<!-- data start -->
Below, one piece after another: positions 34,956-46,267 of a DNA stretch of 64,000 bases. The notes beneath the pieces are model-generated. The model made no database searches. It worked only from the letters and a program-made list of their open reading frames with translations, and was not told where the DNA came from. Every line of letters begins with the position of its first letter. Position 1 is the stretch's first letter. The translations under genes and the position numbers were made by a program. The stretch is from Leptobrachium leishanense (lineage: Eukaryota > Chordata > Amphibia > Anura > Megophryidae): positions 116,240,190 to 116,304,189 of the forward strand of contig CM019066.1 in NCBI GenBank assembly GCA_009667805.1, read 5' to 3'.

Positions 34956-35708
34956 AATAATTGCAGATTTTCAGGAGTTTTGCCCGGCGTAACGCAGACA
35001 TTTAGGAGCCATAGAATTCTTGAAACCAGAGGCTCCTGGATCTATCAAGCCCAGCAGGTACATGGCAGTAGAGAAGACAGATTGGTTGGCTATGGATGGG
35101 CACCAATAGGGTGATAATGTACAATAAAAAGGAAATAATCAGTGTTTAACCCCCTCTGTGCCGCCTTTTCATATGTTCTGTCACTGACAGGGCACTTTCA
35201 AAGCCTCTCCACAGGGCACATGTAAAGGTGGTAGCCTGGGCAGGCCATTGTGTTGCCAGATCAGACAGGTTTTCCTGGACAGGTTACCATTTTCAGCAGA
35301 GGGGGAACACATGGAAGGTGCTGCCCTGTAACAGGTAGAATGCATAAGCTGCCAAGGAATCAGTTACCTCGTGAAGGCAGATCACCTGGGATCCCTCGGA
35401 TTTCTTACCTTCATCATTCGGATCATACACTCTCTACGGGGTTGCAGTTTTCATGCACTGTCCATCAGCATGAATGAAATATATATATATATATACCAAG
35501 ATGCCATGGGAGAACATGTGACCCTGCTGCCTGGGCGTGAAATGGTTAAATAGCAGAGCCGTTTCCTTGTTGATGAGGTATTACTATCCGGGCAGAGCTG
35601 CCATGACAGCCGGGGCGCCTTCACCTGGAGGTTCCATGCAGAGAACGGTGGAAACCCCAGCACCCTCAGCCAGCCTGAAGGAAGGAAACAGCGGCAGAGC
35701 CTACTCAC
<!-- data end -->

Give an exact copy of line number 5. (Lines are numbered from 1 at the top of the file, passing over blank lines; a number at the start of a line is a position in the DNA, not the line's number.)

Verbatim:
35101 CACCAATAGGGTGATAATGTACAATAAAAAGGAAATAATCAGTGTTTAACCCCCTCTGTGCCGCCTTTTCATATGTTCTGTCACTGACAGGGCACTTTCA